The Rapidian

Ethics and Religion Talk: Crises of Faith, part 1

Ethics and Religion Talk received the following question, submitted to one of our panelists: “Have any of the panel members had a crisis of faith that led them into periods of doubt, or as some call it, ‘a dark night of the soul?’ If so, what brought them back to solid footing?”

What is Ethics and Religion Talk?

“Ethics and Religion Talk,” answers questions of ethics or religion from a multi-faith perspective. Each post contains three or four responses to a reader question from a panel of nine diverse clergy from different religious perspectives, all based in the Grand Rapids area. It is the only column of its kind. No other news site, religious or otherwise, publishes a similar column.

The first five years of columns, published in the Grand Rapids Press and MLive, are archived at More recent columns can be found on by searching for the tag “ethics and religion talk.”

We’d love to hear about the ordinary ethical questions that come up on the course of your day as well as any questions of religion that you’ve wondered about. Tell us how you resolved an ethical dilemma and see how members of the Ethics and Religion Talk panel would have handled the same situation. Please send your questions to [email protected].

For more resources on interfaith dialogue and understanding, see the Kaufman Interfaith Institute page and their weekly Interfaith Insight column at

Eight of our panelists responded to this question. I’m sharing the first four this week, and the rest in next week’s column.

Rev. Ray Lanning, a retired minister of the Reformed Presbyterian Church of North America, responds:

“Presbyterianism teaches that, ‘True believers may have the assurance of their salvation divers [diverse] ways shaken, diminished, and intermitted;’ that is, disturbed, decreased, or lost for a time. There are many causes, but the most important is, ‘by God’s withdrawing the light of His countenance, and suffering even such as fear Him to walk in darkness, and to have no light’ (Westminster Confession, Ch. XVIII, Sec. IV). Rare is the Christian who never knows dark times in his or her life.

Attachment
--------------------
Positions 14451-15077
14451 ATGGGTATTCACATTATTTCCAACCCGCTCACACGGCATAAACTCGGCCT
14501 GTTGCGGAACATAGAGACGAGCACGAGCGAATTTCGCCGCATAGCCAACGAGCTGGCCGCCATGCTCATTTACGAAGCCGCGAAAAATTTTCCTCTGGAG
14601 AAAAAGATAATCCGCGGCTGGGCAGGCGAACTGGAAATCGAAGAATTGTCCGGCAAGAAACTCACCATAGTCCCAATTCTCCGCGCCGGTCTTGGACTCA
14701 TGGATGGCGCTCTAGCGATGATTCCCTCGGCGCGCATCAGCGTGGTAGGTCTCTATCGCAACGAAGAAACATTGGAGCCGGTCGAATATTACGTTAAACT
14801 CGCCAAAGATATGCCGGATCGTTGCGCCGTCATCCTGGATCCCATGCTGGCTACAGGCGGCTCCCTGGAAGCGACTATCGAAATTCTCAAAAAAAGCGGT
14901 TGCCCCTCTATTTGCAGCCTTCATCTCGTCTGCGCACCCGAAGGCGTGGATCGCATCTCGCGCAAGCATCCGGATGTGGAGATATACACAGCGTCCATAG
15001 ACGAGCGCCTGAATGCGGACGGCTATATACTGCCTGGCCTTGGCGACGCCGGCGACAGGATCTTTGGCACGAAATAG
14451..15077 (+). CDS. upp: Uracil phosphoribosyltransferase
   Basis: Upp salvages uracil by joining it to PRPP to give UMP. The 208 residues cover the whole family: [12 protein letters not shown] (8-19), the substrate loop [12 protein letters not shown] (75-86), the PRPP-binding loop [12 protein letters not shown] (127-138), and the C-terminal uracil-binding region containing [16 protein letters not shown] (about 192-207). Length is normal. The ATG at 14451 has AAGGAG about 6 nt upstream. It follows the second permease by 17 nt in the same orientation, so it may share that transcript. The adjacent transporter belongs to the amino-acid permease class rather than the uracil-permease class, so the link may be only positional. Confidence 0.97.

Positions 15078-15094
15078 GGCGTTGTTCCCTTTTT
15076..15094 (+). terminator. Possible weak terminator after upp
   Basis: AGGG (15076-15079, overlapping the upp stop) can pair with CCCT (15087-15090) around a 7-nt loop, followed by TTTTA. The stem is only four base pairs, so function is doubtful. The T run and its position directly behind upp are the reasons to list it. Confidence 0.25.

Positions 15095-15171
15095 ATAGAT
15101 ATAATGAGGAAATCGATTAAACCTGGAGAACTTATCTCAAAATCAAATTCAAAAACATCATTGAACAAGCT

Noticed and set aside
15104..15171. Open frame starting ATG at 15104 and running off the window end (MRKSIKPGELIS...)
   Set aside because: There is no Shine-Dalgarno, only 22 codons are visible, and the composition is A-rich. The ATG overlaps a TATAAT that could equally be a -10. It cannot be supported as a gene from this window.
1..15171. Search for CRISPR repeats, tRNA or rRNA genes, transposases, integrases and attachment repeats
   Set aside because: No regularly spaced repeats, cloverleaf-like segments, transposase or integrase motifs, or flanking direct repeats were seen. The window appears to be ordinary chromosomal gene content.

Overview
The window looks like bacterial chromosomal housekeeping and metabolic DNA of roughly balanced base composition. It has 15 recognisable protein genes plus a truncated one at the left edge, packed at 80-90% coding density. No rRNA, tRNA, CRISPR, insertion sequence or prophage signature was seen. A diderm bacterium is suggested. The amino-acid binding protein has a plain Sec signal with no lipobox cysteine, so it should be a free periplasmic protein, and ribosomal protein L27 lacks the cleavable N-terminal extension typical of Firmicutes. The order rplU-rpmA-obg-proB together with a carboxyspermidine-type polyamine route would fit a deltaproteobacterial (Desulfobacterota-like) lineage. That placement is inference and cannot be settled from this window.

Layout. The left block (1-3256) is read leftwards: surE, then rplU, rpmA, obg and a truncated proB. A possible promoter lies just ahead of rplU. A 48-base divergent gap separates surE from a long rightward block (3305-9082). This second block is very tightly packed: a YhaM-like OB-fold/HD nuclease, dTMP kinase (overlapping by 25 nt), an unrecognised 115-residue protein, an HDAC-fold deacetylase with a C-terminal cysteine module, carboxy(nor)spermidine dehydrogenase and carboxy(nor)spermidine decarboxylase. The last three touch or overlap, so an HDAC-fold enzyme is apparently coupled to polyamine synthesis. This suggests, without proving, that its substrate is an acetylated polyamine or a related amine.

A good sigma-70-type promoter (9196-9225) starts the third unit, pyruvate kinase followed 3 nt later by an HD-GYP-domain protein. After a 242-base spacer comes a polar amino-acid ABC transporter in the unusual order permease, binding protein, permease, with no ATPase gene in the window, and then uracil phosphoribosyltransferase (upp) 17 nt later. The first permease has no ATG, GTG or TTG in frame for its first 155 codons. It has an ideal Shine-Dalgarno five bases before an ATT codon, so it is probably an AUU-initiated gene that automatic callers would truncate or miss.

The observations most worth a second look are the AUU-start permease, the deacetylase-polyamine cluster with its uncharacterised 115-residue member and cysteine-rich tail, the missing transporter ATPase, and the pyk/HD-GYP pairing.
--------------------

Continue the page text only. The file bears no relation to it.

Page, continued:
“At such times we learn to trust God in the darkness, and look for light to dawn again. ‘Cause me. O LORD, to hear Thy lovingkindness in the morning; for in Thee do I trust’ (Psalm 143:8). I have walked through dark valleys in my own pilgrimage, especially in connection with my work as a pastor. I learned to go back to basics, retracing my first steps as a believer, reminding myself of why I chose to follow Christ as my Lord and Master, and reconnecting with the sources of my faith.  

“The Book of Psalms has been my go-to resource, as it is for many others. David plumbs the depths of the human condition more deeply than any other writer. In particular, I recommend the book of praise used in our church, a metrical version of the Psalms published as The Psalter of 1912. In this version, the Hebrew Psalms have been translated into English verse and fitted with tunes for singing. ‘The singing of Psalms with grace in the heart’ is potent medicine for a troubled believer.”

Linda Knieriemen, Senior Pastor at First Presbyterian Church in Holland, responds: